Thankfully the live cam was back up and running by the time school started on Monday following the first Nor’easter to hit our part of NJ. Was glad to be able to tell the students all was well, and that they could see for themselves! The good news was soon replaced by worry with yet another Nor’easter predicted for today. The day began slowly. Yes, it was snowing, but lightly. Things didn’t look too bad.

Within minutes, the snow really picked up in intensity. The storm hit quickly and the snow fell fast and heavy. Within minutes snow had covered the ground.

There was an exchange at some point on the nest. Mom won the rights to incubation. Then something I’ve never seen before happened. BOTH eagles stayed on the nest through the storm. They laid side by side.

Thanks to Charles T. Barreca who mans the camera at Duke Farms for the awesome close up view. As the camera moved, the eagles looked up at the noise.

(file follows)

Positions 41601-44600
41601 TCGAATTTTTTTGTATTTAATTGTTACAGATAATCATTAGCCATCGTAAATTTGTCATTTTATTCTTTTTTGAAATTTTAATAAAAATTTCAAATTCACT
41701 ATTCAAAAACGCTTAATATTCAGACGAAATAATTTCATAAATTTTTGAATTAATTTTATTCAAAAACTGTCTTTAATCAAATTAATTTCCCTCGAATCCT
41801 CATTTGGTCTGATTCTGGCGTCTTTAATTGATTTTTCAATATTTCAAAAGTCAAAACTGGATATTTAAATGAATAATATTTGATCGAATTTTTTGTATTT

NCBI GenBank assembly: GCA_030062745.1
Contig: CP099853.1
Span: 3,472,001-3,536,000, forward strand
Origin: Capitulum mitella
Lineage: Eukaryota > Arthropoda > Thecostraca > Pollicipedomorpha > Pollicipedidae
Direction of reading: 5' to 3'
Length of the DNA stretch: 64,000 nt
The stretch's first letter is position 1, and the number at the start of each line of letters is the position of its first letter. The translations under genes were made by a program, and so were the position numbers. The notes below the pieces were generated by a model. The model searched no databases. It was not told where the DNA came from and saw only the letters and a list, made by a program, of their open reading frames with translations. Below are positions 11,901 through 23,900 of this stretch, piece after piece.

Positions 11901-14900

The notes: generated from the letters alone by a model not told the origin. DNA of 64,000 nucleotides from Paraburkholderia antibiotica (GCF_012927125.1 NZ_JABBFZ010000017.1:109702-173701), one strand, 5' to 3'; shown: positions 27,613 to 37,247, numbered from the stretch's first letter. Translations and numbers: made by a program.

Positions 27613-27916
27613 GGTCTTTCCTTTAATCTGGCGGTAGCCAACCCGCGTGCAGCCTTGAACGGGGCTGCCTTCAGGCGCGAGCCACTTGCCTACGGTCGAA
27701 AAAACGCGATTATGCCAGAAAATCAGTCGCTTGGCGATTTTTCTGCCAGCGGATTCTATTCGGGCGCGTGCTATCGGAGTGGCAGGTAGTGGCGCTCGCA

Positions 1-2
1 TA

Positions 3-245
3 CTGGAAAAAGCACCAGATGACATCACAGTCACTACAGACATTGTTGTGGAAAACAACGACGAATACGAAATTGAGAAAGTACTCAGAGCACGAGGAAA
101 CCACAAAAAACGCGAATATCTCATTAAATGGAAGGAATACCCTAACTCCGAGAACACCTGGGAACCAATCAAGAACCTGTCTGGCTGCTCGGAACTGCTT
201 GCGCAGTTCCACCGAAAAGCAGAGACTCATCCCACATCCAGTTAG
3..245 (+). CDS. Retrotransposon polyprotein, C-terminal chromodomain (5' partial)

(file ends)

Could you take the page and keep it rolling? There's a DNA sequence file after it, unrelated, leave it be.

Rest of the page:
They would shake off the snow, but remained on the nest together.

More snow fell. Still the eagles sat.

Finally the male flew off the nest, but stayed on a nearby branch.

No matter how much snow fell, these dedicated parents remain with their eggs and incubation continues.


CWF Scientists Follow At-Risk Migratory Shorebirds to Tierra del Fuego

Wednesday, February 7th, 2018

by Stephanie Feigin, Wildlife Ecologist

 

Over the past two years, our team, with the help of funding from the Neotropical Migratory Bird Conservation Act, has worked to create critical habitat maps and detailed threat maps for at-risk shorebird species in Northern Brazil and in Tierra Del Fuego, Chile. These projects have established the foundation for conservation planning in these important wintering areas for migratory shorebirds like red knots.

 

Brazil: